Why was the LHC required to find the Higgs?


by copernicus1
Tags: higgs, required
copernicus1
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#1
Oct19-13, 02:23 PM
P: 82
If the Higgs is around 126 GeV, why was the LHC required to find it, when the Tevatron is capable of 1 TeV collisions and had already found the top quark which is quite a bit heavier? Is this because of something special about proton-proton collisions?

Thanks!

PS Please don't say "they did see the Higgs at the Tevatron!" I'm aware of those results, but clearly there must've been some reason why the LHC was thought to be more effective in discovering this particle.
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mpv_plate
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#2
Oct19-13, 02:38 PM
P: 87
It is more difficult to see the Higgs particle in the noise. Identifying the top quark is easier than identifying the Higgs. So you need a collider with higher luminosity, which is the LHC.

Regarding the Higgs being "found" at the Tevatron: I don't think they had 5 sigma significance to declare a discovery.
RGevo
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#3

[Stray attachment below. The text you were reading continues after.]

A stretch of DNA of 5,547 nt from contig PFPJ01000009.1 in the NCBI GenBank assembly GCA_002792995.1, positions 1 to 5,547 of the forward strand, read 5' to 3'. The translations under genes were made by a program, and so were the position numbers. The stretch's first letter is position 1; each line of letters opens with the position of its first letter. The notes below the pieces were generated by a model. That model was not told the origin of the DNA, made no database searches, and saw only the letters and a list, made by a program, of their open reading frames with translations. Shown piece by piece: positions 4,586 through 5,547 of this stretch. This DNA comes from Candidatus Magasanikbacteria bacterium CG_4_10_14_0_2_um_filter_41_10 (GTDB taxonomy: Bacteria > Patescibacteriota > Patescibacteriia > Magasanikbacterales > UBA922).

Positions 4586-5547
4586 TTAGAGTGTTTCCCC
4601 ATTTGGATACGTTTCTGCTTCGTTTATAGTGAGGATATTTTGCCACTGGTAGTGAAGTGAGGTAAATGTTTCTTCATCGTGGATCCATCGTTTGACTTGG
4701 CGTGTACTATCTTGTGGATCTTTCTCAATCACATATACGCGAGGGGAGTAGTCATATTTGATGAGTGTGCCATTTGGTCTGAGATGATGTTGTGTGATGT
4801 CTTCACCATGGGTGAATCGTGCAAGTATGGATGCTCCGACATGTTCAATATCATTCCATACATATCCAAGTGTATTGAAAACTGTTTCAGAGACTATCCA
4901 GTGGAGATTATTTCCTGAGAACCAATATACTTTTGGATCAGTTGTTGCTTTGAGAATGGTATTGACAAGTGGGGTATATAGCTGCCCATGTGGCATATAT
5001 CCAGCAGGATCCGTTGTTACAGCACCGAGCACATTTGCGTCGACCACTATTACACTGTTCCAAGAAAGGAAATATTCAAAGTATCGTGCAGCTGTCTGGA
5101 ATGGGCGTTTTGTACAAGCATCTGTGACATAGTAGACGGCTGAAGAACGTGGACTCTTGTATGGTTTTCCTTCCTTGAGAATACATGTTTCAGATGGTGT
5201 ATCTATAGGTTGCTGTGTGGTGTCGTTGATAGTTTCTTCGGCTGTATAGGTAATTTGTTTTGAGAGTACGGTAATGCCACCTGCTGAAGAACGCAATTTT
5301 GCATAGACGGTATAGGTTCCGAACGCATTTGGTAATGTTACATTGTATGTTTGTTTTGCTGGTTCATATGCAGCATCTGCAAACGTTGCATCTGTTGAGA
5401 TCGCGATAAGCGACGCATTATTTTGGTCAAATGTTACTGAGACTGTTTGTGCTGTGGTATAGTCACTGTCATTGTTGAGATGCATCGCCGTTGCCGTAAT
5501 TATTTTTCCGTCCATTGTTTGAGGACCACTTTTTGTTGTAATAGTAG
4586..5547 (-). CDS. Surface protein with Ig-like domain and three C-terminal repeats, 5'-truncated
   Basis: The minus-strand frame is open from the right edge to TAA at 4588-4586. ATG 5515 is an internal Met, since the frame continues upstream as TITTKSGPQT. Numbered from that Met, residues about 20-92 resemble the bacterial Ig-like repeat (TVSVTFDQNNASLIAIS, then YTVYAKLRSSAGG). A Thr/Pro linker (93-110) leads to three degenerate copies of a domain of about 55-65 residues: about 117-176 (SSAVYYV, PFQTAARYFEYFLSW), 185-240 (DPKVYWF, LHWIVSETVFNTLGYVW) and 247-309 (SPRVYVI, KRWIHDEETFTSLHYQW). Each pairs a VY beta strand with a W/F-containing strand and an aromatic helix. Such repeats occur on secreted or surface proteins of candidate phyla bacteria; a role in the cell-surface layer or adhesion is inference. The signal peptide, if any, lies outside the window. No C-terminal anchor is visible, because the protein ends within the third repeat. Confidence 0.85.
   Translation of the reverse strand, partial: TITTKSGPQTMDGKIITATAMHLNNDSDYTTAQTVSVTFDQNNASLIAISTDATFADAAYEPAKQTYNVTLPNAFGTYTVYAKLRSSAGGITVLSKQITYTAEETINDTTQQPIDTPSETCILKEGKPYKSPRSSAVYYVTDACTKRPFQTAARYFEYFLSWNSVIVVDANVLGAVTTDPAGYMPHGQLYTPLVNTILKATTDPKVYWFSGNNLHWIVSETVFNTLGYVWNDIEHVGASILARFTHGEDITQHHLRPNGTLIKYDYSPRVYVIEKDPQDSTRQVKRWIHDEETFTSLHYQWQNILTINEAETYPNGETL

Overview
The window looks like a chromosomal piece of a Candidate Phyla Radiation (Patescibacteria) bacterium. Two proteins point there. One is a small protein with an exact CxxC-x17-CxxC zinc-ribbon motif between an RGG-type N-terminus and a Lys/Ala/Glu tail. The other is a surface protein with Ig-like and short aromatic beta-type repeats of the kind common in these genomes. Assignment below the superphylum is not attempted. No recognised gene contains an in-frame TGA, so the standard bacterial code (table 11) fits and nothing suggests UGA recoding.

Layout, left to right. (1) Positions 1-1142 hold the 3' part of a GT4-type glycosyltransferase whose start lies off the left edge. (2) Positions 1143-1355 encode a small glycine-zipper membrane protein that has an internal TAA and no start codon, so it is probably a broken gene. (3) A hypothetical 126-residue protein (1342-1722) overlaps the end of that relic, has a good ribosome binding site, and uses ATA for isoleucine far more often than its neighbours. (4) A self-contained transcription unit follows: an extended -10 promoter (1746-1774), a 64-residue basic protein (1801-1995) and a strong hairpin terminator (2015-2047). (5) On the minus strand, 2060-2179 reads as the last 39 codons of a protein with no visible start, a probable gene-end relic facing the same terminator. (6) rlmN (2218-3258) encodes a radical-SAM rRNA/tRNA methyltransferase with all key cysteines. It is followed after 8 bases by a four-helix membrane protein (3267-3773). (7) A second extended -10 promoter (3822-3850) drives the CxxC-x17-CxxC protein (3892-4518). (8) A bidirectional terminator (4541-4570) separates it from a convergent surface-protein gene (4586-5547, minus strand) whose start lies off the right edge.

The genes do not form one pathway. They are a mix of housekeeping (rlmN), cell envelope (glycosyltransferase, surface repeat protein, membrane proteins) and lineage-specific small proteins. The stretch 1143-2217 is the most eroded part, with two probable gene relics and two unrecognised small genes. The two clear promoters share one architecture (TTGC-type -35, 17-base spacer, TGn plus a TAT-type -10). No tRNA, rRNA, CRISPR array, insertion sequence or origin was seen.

Oct19-13, 04:52 PM
P: 81
Also, at the LHC the production is dominated by gluon fusion process via top loop.

With higher energy hadrons (3.5, 4 TeV) the gluon Parton distribution function is larger and thus the cross section increases.

Also Lhc detectors are newer technology, so in general better

mfb
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#4
Oct19-13, 07:27 PM
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Why was the LHC required to find the Higgs?


Tevatron and LHC cross-sections
The plot is older than the discovery, so there is no line for 126 GeV, but 150 GeV is close enough. At the LHC, the cross-section is more than an order of magnitude larger (even with 7 and 8 TeV), and at the same time the LHC collected more collisions (25/fb integrated luminosity, while the Tevatron experiments got 10/fb). This means the LHC experiments had ~50 times more Higgs particles, with just ~2.5 times more background.
And the LHC detectors are better, of course.

Antiproton-proton collisions would have been even better, but at the LHC energy, that does not matter so much any more.


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